Hotel de Londres y de Inglaterra
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Hotel de Londres y de Inglaterra
Hotel de Londres y de Inglaterra
Hotel de Londres y de Inglaterra
Hotel de Londres y de Inglaterra
Hotel de Londres y de Inglaterra
Hotel de Londres y de Inglaterra
Hotel de Londres y de Inglaterra
Hotel de Londres y de Inglaterra
Hotel de Londres y de Inglaterra
Hotel de Londres y de Inglaterra
Hotel de Londres y de Inglaterra
Hotel de Londres y de Inglaterra
Hotel de Londres y de Inglaterra
Hotel de Londres y de Inglaterra
Hotel de Londres y de Inglaterra
Hotel de Londres y de Inglaterra
Hotel de Londres y de Inglaterra
Hotel de Londres y de Inglaterra
Hotel de Londres y de Inglaterra
Hotel de Londres y de Inglaterra
Hotel de Londres y de Inglaterra
A belle epoque grande dame presiding over San Sebastián’s iconic La Concha Beach, the Hotel de Londres y de Inglaterra has been a palace, casino, hospital, and of course hotel since its construction in 1865. Before and after World War I, it was the kind of place where well-to-do Europeans went on seaside holidays for months at a time, enjoying direct beach access, the city’s renowned seafood, and the hotel’s elegant design. Nowadays, the society consists of a somewhat less star-studded lineup—once Toulouse-Lautrec, Archduchess Elizabeth of Austria, and Mata Hari were all guests—but the unobstructed Bahía de la Concha views, lovely rooms (all with private balconies), and pride of place at the heart of the city remain. The window-lined brasserie takes its cue from classic French bistros—it’s not hard to imagine that the well-dressed gentlemen at the next table are French aristocrats-in-exile—and its tables along the beachfront promenade are the perfect place to while away a few hours over pintxos, txakoli (a sparkling white wine from Basque Country), and people watching. If you were to spend a few months in a seaside town, this would be the way to do it.
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Neighborhood Vibe
Set on the northeastern end of San Sebastián’s crescent-shaped La Concha Beach, the Hotel de Londres might have the best location in the city: next to a park, down the street from the historic part of the city, and, yes, right on the water. Many of the city’s acclaimed restaurants are just a few minutes away, including Restaurante Narru, La Madame, and Restaurante San Marcial. Breakfast isn’t included at the hotel, but you can easily grab a sidewalk table at a bakery like Pastelería Oyarzun or Gogoko Goxuak and chow down on artisan baked goods. If strolling along the beachfront promenade isn’t enough activity, hike up Mount Urgull for panoramic views or pay a visit to the famed Acuario de San Sebastián.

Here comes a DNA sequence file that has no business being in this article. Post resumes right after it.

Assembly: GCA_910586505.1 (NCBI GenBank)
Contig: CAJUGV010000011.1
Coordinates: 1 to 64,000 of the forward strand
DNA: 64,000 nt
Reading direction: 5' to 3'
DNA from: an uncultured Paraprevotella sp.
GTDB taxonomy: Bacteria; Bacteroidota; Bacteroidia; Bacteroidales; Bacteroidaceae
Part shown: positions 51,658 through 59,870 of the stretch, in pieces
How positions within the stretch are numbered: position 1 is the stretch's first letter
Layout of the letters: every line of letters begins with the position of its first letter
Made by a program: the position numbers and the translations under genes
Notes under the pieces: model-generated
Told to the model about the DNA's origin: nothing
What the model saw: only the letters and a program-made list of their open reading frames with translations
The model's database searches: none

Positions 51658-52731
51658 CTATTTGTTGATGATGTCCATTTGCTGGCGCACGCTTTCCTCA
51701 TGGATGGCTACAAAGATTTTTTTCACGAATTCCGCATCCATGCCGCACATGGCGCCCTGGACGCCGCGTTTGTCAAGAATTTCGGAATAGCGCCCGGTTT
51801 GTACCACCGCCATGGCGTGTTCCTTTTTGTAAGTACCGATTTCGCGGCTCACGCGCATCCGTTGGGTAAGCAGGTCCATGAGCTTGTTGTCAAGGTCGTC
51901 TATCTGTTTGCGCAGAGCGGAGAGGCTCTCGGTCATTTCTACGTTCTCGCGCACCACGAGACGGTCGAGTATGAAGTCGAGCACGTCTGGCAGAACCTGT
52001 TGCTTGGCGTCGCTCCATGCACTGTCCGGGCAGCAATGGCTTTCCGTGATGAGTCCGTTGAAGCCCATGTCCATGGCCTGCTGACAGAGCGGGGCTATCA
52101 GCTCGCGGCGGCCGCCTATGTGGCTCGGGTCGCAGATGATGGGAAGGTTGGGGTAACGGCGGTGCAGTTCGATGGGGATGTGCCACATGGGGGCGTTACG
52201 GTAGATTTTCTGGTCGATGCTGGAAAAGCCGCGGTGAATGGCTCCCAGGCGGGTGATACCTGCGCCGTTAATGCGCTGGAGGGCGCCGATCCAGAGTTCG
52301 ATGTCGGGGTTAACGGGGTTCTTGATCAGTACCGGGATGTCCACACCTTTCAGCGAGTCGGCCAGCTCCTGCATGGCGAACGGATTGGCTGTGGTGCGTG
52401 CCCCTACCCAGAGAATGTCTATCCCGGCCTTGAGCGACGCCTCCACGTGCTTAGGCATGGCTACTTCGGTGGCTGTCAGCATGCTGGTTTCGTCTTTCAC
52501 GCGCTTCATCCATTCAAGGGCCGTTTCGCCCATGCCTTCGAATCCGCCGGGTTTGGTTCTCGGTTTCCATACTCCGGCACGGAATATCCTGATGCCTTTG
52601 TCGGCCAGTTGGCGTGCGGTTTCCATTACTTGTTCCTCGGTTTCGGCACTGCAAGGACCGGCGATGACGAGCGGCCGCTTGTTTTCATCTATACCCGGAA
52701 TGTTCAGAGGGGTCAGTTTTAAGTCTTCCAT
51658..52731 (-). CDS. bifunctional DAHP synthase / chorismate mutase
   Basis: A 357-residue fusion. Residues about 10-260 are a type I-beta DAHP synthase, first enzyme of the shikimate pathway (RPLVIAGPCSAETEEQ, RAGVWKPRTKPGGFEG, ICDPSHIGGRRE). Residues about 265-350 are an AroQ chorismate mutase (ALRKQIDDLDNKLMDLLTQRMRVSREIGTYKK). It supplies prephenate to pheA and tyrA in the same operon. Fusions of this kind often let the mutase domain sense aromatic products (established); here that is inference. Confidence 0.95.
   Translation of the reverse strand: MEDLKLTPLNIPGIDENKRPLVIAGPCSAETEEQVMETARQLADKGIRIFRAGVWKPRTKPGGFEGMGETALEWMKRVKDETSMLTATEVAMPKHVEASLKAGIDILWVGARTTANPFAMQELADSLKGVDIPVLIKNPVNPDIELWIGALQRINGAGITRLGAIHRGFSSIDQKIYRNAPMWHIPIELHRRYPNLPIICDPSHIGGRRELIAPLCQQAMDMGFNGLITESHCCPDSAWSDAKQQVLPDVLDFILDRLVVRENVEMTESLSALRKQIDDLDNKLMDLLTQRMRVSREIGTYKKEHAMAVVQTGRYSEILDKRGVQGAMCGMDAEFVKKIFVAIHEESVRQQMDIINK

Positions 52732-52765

Need to Know
Rooms: 167 rooms, 12 suites. From $105.
Check-in: 3 p.m.; check-out: noon.
Dining options: The white-tableclothed La Brasserie Mari Galant serves a gourmet, seafood-heavy menu of Basque-inspired favorites for breakfast, lunch, and dinner in its breezy, elegant dining room overlooking the beach and the Bahía de la Concha. In warmer months, nab one of the outdoor tables on the beachfront promenade. Just off the lobby, the column-lined, nautical-inspired Bar Swing serves cocktails, Spanish wines, coffee, and a range of small plates throughout the day at its ornate wooden bar, to fireside armchairs, and on the beachfront promenade.
Spa and gym details: The hotel has neither a gym nor a spa, but it does offer discounted passes to a nearby gym. Some room packages come with passes to the iconic, belle epoque–era La Perla spa, just down the beach.
Insider Tips
Who's it best for: View seekers, fans of Old World elegance, couples.
Our favorite rooms: The sea-facing Attic rooms have possibly the best hotel views of the Bahía de la Concha in San Sebastián from their private balconies and walls of windows. The entire arc of sand, and the Bay of Biscay beyond, is right there. Some of these rooms even have a window-facing Jacuzzi in the bathroom; the hotel calls these the “Seventh Heaven Rooms.”
Spy's suite: In 1916, the hotel’s presidential suite hosted the legendary courtesan and spy Mata Hari; it has since been named for her. The room is decorated with pictures of Mata Hari, as well as items she once owned.
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